For years, I have been preaching that emotions influence the outcome of a Customer Experience by more than 50%. Emotions are irrational, however, and inspire irrational behavior. Whether the person is conscious of their emotions or not, people buy based on how they feel. Afterward, people then justify their purchase using rationality, contributing to the erroneous impression that the decision was, in fact, rational.

Customers are irrational by nature. After all, they are people, and people are irrational by nature. If you are resistant to this idea, it is time to quit fighting it. When you accept this idea, you can design your experience to evoke customer emotions that drive that irrational behavior into what is valuable for your organization’s bottom line.

Embracing the all-encompassing nature of customers’ irrationality:

It is standard practice for Customer Experience teams to undertake a customer survey to determine why customers did what they did. This exercise will not reveal the real reasons customers decided to buy. Remember, customers think they made a rational buying decision, so the reasons they give you for their behavior will be logical ones. However, thinking something is rational does not make it true.

The fact is your customers didn’t know the real reason they decided to buy. Without their knowledge, hidden influences produce emotions that encourage behavior. These hidden influences range from visual or external clues to emotional or internal clues. Since you can’t rely on customers to account for what made them feel the way they did, you must understand the hidden influences present in your current Customer Experience and how they motivate behavior. Then, perhaps most importantly, you should tweak the hidden influences to drive the behavior you want.

Realizing the only way to build customer loyalty is through customer memories.

Every Customer Experience professional wants to build customer loyalty. From loyalty cards to rewards programs, and even a fruit basket here and there, well-intentioned efforts to win customers’ loyalty are misguided and don’t understand why customers are loyal to you.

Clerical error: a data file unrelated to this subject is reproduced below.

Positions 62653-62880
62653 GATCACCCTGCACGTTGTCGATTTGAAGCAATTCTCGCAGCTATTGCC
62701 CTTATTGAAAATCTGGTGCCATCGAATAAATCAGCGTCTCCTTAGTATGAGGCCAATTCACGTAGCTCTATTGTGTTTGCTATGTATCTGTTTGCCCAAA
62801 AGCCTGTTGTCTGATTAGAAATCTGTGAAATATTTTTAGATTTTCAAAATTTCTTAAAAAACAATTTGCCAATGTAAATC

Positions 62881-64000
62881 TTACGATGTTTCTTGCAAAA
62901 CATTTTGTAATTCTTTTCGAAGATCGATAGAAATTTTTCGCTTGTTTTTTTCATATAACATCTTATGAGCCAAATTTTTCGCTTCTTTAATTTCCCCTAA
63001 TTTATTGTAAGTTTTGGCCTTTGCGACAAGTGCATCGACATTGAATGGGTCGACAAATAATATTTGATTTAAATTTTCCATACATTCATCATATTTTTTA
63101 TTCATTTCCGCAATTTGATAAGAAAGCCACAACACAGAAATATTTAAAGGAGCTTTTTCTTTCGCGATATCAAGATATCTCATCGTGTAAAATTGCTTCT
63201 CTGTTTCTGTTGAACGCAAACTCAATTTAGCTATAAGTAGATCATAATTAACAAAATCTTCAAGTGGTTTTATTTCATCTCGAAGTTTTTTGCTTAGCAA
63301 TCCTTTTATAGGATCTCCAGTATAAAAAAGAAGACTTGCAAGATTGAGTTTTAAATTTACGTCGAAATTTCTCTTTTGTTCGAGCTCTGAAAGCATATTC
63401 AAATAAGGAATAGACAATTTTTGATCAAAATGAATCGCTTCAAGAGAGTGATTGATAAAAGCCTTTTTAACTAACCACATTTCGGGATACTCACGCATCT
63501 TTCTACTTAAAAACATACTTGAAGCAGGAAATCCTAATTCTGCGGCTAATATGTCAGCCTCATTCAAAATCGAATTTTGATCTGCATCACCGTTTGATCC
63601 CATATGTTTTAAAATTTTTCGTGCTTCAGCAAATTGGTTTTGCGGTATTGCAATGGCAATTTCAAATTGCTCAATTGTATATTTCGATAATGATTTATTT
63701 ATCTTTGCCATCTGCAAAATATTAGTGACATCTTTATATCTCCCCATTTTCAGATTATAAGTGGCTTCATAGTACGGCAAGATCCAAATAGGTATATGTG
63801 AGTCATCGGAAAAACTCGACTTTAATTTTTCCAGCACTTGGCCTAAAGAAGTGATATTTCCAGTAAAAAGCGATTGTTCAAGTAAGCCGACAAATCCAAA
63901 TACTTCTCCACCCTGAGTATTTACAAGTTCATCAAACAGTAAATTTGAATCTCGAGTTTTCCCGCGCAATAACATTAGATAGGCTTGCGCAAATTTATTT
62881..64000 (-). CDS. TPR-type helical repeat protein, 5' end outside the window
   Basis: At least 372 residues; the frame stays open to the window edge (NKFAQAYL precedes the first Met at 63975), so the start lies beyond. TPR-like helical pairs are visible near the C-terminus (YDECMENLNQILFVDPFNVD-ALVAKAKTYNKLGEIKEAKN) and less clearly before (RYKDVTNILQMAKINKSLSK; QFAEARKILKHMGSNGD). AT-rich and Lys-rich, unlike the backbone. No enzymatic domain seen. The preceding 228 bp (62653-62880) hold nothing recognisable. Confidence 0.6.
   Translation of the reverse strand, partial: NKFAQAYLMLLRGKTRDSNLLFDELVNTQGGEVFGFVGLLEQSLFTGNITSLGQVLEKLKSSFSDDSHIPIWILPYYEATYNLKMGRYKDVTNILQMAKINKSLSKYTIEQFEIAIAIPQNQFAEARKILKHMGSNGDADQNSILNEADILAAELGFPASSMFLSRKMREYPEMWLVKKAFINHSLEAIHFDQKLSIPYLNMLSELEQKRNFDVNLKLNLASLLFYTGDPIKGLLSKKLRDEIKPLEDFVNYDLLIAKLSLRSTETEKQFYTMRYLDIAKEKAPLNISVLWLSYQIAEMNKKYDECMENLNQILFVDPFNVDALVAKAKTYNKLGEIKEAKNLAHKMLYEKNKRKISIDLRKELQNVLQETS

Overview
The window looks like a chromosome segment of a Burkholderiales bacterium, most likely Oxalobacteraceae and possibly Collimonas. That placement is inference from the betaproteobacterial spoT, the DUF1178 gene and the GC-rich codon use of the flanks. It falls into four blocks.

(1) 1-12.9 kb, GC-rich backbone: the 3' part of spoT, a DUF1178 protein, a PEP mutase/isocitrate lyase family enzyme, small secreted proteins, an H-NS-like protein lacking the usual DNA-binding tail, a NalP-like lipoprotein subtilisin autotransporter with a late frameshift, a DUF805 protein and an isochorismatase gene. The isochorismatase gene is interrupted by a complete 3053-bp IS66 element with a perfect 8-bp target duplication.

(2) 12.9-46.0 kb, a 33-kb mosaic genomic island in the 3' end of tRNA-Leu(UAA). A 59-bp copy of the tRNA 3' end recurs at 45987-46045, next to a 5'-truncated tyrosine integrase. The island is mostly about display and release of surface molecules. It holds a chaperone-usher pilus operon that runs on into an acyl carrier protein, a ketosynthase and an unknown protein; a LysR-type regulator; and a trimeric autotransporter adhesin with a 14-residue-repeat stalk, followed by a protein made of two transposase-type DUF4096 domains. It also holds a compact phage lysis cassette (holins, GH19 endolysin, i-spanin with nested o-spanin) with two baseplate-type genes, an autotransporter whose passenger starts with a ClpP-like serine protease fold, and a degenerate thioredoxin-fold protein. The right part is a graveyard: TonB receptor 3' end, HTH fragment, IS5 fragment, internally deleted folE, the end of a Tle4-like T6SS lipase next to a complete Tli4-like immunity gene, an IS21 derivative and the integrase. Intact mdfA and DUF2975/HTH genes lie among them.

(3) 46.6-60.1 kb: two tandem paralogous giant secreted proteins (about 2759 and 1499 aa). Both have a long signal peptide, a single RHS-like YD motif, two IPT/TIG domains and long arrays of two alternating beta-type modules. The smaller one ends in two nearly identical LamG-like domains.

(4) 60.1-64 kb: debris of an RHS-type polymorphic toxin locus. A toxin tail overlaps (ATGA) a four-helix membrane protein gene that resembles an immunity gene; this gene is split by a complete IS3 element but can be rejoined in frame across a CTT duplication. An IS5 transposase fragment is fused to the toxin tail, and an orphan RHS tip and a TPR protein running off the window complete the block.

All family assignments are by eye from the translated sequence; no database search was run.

Experiences do not form customer loyalty, but memories of experiences do. And despite what you might think, customers don’t remember every moment of the experience the way you think they do. In fact, most memories boil down to two moments in the experience, the highest emotion they felt (the peak) and how the experience ended up (the end). Experts refer to this as the Peak-End Rule.

Having an understanding of how memories form is crucial to fostering customer loyalty. Then, follow up with comprehensive team training to encourage loyalty-forming customer memories. And what is the fundamental concept behind memory formation? That’s right, evoking the proper emotions.

Understanding that people buy irrationally and then justify rationally, that this irrationality is all-encompassing, and that customer loyalty is the result of peoples’ memories of the experience is critical to today’s Customer Experience professional. It explains why people do what they do, providing the proper background for analyzing your present experience to recognize where it needs to change.


This post is part of the Customer Experience Professionals Association’s Blog Carnival “Celebrating Customer Experience.” It is part of a broader celebration of Customer Experience Day. Check out posts from other CX Day bloggers & learn more at CXDay.org.                                                                       

Colin Shaw is the founder and CEO of Beyond Philosophy, one of the world’s leading Customer experience consultancy & training organizations. Colin is an international author of six bestselling books and an engaging keynote speaker.

Follow Colin Shaw on Twitter & Periscope @ColinShaw_CX



Colin ShawThe 3 Trends Customer Experience Professionals Can’t Afford to Ignore